Light in the dark

It takes seconds for the children to fall asleep. Their mother, however, lies awake in the darkness, unwilling to let go off what is Yesterday, unable to dive fearlessly into Tomorrow.

Every night the same mental drama plays out; the minute the lights go off, the screen of my mind begins throwing up images I don’t want to see. Then, a few days ago, I decided to do something about it. I sat up in bed, my comforter still around my legs, and began my favourite meditation, a unique blend of a technique I’d read in How God Changes Your Brain and the one used in Vipassana.

It is simple enough. I count 20 breaths focusing on my nose, the next 20 focusing on my chest, and then another 20 focusing on my abdomen. Then I bring my focus back up the same route.

In addition to just counting my breath, though, I also observe all sensations happening in and around the area I am focusing on. So if I am focusing on my chest, for instance, I not only observe it going up and down with each breath, but I also observe all the other feelings around the area of my heart — murmurs of longing, squeezes of regret, flutters of fear. Of course, I’m just imagining emotions for these sensations. In reality, they are just sensations, and need no classification. We are simply to observe them, says Vipassana guru S.N. Goenka, without attachment or repulsion, and allow them to just be. By doing so, we automatically release them – and ourselves.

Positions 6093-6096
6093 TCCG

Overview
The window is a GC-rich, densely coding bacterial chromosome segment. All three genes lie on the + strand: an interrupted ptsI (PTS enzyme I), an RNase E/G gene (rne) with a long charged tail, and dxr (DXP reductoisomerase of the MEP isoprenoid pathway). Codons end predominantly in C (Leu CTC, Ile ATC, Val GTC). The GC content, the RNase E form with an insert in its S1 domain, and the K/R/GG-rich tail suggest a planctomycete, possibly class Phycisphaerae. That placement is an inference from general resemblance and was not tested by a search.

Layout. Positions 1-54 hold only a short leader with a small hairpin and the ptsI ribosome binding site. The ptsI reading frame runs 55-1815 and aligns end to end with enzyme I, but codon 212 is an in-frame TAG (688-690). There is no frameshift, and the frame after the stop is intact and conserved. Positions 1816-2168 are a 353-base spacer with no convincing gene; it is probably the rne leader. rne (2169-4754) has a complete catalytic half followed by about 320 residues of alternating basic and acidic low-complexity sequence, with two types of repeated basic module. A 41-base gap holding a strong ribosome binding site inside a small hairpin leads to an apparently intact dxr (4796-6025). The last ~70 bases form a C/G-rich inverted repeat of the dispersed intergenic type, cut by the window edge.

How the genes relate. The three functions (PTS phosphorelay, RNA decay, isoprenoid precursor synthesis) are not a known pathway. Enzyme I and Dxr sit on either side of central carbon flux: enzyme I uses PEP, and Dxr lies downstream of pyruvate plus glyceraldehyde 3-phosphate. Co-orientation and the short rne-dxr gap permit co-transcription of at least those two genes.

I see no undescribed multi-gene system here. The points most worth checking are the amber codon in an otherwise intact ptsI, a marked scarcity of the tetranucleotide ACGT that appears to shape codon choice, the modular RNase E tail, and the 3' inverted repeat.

The count of 20 is my own innovation, because I am unable to focus without a crutch. Even with this count, the mind wanders fiendishly! But the count keeps me anchored, and brings me back to my breath every time thoughts assault.

Eventually, things begin to happen. It is my typical meditation pattern, and I go into a trance. I don’t know if this is the right way or wrong; I just go with it. Eventually, it always leaves me feeling light, free and at peace, as if I have shed a great burden. 

An hour later, I flopped back into bed and fell asleep. That night, I dreamt a terribly sad dream of having lost a loved one, and cried through most of it, my heart choked up and my tears continuously flowing. In the morning, I reflected on the dream, and realised – it wasn’t about the literal fear of losing someone. It was about the grief within me, which needed a vent. The meditation and subsequent dream released it.  

But there is yet a long way to go, lots more emotions untapped and waiting to exhale… I’m trying, I’m trying.


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